IFJ Welcomes Call for Greater Protection of Media at Major Conference in Doha

The International Federation of Journalists (IFJ) today welcomed the recommendations of an international conference on the protection of journalists which took place in Doha, Qatar on 22 – 23 January, saying they will boost the campaign to press governments on their responsibility to protect journalists.

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The conference agreed to submit to the UN General Assembly a set of recommendations which emphasize the need to vigorously enforce the existing legal instruments, binding national authorities to prevent and punish violence against journalists.

“We welcome this initiative and recommendations which are consistent with the IFJ long standing position on media protection,” said IFJ President Jim Boumelha, one of the key speakers at the conference. “We believe that the international community has enough tools in its arsenal to help protect journalists and we are delighted that other members of the press freedom community share our view.”

The Doha conference, organised by the Qatari National Committee for Human Rights (QNCHR), brought together hundreds of delegates from press freedom organisations, including 13 IFJ unions from Iraq, Somalia, Pakistan, Yemen, Palestine, Zimbabwe, Ethiopia, Spain, Brazil, Morocco, Sudan, Mauritania, Croatia as well as two of its regional groups the Federation of African Journalists (FAJ) and the Federation of Latin American and Caribbean Journalists (FEPALC). 

The IFJ successfully argued that the main focus should be on securing genuine implementation of international legal provisions about the protection of journalists, instead of pushing for a new convention or the introduction of an internationally recognised emblem for journalists.  In this regard, the conference urged the United Nations and its specialized agencies to implement the Action Plan on the safety of journalists which was agreed at the Unesco conference held last September in Paris.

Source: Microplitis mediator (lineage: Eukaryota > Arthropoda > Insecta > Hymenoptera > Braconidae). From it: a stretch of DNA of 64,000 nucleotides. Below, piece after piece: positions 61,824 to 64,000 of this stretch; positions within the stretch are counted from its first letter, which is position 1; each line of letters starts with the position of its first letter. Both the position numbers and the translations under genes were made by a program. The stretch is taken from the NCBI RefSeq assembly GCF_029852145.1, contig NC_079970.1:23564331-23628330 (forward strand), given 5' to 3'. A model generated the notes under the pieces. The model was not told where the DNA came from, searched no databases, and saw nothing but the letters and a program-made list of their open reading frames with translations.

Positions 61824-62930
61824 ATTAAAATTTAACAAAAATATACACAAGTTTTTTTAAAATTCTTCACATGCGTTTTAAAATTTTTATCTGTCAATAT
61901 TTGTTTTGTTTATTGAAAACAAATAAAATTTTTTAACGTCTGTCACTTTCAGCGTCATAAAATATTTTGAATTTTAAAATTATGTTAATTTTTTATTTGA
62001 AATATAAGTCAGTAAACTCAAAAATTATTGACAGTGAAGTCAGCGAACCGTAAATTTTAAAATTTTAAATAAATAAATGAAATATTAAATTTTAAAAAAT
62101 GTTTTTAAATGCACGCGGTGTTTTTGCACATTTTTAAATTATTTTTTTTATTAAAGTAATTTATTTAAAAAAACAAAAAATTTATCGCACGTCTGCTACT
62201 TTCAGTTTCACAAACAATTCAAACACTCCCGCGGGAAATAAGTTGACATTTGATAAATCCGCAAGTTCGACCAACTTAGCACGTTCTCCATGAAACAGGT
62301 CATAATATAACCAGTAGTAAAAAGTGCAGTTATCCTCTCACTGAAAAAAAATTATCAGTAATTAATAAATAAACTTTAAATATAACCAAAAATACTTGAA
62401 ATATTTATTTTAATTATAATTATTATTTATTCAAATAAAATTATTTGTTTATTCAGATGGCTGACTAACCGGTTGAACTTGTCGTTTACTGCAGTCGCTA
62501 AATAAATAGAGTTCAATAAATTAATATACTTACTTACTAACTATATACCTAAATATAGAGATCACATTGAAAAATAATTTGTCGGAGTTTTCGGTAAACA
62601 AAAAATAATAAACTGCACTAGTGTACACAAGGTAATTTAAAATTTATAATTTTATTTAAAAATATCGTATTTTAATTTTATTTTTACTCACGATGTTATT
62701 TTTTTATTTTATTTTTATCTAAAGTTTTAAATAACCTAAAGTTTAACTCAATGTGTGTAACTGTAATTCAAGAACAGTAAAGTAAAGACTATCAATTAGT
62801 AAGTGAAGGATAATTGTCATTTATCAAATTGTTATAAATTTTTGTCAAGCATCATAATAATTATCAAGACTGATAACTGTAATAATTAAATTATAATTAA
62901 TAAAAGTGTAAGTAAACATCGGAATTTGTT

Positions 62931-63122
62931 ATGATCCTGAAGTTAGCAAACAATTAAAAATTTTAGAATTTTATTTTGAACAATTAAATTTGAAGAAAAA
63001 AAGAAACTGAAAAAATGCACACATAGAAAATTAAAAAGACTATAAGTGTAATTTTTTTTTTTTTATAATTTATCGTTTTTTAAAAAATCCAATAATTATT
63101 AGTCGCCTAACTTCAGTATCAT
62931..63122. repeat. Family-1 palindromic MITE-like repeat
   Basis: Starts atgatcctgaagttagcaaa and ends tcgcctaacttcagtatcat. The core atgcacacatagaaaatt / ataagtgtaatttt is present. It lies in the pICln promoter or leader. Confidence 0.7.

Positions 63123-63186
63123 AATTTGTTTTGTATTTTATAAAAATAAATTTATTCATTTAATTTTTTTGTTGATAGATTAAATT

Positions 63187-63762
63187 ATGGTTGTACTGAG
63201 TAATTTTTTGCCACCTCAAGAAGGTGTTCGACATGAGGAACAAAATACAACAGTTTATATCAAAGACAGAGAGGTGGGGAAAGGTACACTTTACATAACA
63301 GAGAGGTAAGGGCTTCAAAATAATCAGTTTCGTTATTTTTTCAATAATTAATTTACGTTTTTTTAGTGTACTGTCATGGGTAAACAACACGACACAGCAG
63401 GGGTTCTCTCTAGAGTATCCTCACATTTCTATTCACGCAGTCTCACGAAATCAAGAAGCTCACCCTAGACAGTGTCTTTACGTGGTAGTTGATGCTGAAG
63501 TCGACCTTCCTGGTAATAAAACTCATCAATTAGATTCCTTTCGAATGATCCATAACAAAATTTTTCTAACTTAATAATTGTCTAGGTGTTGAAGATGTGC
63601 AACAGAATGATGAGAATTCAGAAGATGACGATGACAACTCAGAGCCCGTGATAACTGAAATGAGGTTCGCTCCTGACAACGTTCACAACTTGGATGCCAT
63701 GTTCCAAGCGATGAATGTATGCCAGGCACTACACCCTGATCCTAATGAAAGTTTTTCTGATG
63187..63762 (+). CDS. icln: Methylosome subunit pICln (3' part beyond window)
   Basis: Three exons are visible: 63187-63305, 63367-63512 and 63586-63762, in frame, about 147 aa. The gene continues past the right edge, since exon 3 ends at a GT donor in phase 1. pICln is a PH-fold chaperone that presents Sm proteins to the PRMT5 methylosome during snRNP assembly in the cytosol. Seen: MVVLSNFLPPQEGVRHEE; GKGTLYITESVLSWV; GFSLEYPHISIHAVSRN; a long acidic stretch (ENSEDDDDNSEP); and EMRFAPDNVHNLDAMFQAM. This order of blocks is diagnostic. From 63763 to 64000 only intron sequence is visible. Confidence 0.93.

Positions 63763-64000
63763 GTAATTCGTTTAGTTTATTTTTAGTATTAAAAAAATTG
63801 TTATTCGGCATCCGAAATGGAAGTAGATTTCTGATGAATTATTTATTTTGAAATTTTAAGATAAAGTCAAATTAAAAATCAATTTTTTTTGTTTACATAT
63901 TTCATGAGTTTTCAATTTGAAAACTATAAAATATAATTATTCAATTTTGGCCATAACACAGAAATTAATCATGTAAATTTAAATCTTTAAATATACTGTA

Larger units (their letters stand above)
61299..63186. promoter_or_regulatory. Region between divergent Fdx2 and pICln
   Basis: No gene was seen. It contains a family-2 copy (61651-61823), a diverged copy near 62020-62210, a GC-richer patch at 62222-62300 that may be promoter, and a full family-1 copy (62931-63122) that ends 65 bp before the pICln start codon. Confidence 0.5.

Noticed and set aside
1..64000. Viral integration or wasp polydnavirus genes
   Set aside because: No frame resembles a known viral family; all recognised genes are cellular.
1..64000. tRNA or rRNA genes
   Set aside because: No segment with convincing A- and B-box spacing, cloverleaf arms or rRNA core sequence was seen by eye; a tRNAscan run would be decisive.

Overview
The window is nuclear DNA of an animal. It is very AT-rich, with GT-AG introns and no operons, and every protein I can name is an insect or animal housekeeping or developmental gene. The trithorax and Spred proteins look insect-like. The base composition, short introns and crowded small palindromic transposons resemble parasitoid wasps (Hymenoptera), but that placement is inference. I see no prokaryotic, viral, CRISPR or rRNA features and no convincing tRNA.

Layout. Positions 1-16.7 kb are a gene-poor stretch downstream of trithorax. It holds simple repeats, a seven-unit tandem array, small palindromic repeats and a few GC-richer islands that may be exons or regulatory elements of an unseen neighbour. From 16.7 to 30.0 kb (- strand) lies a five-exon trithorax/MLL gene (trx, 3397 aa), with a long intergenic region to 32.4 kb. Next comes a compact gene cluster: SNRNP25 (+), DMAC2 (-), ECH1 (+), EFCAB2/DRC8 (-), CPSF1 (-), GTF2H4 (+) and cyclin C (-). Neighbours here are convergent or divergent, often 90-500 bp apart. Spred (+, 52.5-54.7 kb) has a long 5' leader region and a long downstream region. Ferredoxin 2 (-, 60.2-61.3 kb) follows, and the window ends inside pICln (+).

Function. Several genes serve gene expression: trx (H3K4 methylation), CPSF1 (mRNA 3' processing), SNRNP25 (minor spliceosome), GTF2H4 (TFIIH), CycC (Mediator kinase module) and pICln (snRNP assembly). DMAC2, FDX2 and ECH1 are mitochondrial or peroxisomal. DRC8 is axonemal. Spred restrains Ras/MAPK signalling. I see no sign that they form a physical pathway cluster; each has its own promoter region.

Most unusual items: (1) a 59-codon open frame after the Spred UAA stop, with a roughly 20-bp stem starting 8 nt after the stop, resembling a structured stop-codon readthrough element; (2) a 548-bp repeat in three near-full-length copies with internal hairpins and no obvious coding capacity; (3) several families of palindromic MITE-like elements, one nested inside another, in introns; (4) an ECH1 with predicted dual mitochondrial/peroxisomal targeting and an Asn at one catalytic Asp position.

Participants also requested the UN to develop new strategies to promote states’ compliance with their obligations which should be expanded to include both attacks on journalists and other violations of their rights such as forced disappearances, arrests and kidnappings as well as the creation of a special unit in the Office of the High Commissioner for Human Rights to follow up media cases. 

There were other recommendations to states, calling for credible measures to fight impunity for crime against journalists, the right of their families to receive compensation as well as the need for donors to link aid assistance to countries’ record on media protection. 

The conference further requested news organisations to provide adequate safety training and all appropriate support, including protection equipment and trauma counsel to their staff. Journalists are responsible for their personal safety and need to develop awareness of the environment they work in, including military practices.

The IFJ, which called on the UN to act following publication of its annual list of journalists and media staff killed in 2011, says that these recommendations represent an opportunity to make the safety of journalists a reality. 

“Media protection has been on the back burner for years now and we hope that the UN will adopt these recommendations as a springboard to concrete action;” added Boumelha.

The recommendations of the conference will be presented to the UN General Assembly in New York by a delegation made up of representatives of the IFJ, its regional groups in Latin America (FEPALC), in Africa (FAJ), its union in the Philippines, the Federation of Arab Journalists and the Press Emblem Campaign led by the Qatari National Committee for Human Rights.

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